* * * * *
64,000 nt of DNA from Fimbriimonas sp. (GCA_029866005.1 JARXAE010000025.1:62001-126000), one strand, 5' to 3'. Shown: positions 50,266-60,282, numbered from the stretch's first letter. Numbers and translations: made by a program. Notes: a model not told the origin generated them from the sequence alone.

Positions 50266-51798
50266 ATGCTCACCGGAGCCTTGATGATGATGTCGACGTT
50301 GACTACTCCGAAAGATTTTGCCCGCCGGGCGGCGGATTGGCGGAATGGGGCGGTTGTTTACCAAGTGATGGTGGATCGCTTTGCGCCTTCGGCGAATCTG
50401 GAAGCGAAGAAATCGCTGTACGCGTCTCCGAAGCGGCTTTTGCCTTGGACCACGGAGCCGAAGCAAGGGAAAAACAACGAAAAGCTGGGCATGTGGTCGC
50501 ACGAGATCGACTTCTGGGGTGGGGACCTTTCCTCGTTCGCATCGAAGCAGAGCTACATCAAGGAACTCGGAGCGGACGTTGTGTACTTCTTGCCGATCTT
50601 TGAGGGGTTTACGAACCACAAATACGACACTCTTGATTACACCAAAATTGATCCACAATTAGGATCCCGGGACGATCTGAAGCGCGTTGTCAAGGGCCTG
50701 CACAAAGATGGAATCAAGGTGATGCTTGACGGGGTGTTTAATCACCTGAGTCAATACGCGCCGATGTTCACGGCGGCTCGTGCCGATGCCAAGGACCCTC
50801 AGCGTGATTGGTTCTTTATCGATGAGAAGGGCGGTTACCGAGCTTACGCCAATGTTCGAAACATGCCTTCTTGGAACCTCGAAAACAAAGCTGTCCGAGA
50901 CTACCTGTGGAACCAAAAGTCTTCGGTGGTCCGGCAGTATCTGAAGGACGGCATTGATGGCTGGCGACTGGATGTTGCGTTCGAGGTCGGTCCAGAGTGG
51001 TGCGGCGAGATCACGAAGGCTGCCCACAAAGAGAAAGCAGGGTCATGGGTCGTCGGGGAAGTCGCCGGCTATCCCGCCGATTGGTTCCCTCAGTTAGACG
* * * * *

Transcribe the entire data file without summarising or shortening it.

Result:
64,000 nt of DNA from Fimbriimonas sp. (GCA_029866005.1 JARXAE010000025.1:62001-126000), one strand, 5' to 3'. Shown: positions 50,266-60,282, numbered from the stretch's first letter. Numbers and translations: made by a program. Notes: a model not told the origin generated them from the sequence alone.

Positions 50266-51798
50266 ATGCTCACCGGAGCCTTGATGATGATGTCGACGTT
50301 GACTACTCCGAAAGATTTTGCCCGCCGGGCGGCGGATTGGCGGAATGGGGCGGTTGTTTACCAAGTGATGGTGGATCGCTTTGCGCCTTCGGCGAATCTG
50401 GAAGCGAAGAAATCGCTGTACGCGTCTCCGAAGCGGCTTTTGCCTTGGACCACGGAGCCGAAGCAAGGGAAAAACAACGAAAAGCTGGGCATGTGGTCGC
50501 ACGAGATCGACTTCTGGGGTGGGGACCTTTCCTCGTTCGCATCGAAGCAGAGCTACATCAAGGAACTCGGAGCGGACGTTGTGTACTTCTTGCCGATCTT
50601 TGAGGGGTTTACGAACCACAAATACGACACTCTTGATTACACCAAAATTGATCCACAATTAGGATCCCGGGACGATCTGAAGCGCGTTGTCAAGGGCCTG
50701 CACAAAGATGGAATCAAGGTGATGCTTGACGGGGTGTTTAATCACCTGAGTCAATACGCGCCGATGTTCACGGCGGCTCGTGCCGATGCCAAGGACCCTC
50801 AGCGTGATTGGTTCTTTATCGATGAGAAGGGCGGTTACCGAGCTTACGCCAATGTTCGAAACATGCCTTCTTGGAACCTCGAAAACAAAGCTGTCCGAGA
50901 CTACCTGTGGAACCAAAAGTCTTCGGTGGTCCGGCAGTATCTGAAGGACGGCATTGATGGCTGGCGACTGGATGTTGCGTTCGAGGTCGGTCCAGAGTGG
51001 TGCGGCGAGATCACGAAGGCTGCCCACAAAGAGAAAGCAGGGTCATGGGTCGTCGGGGAAGTCGCCGGCTATCCCGCCGATTGGTTCCCTCAGTTAGACG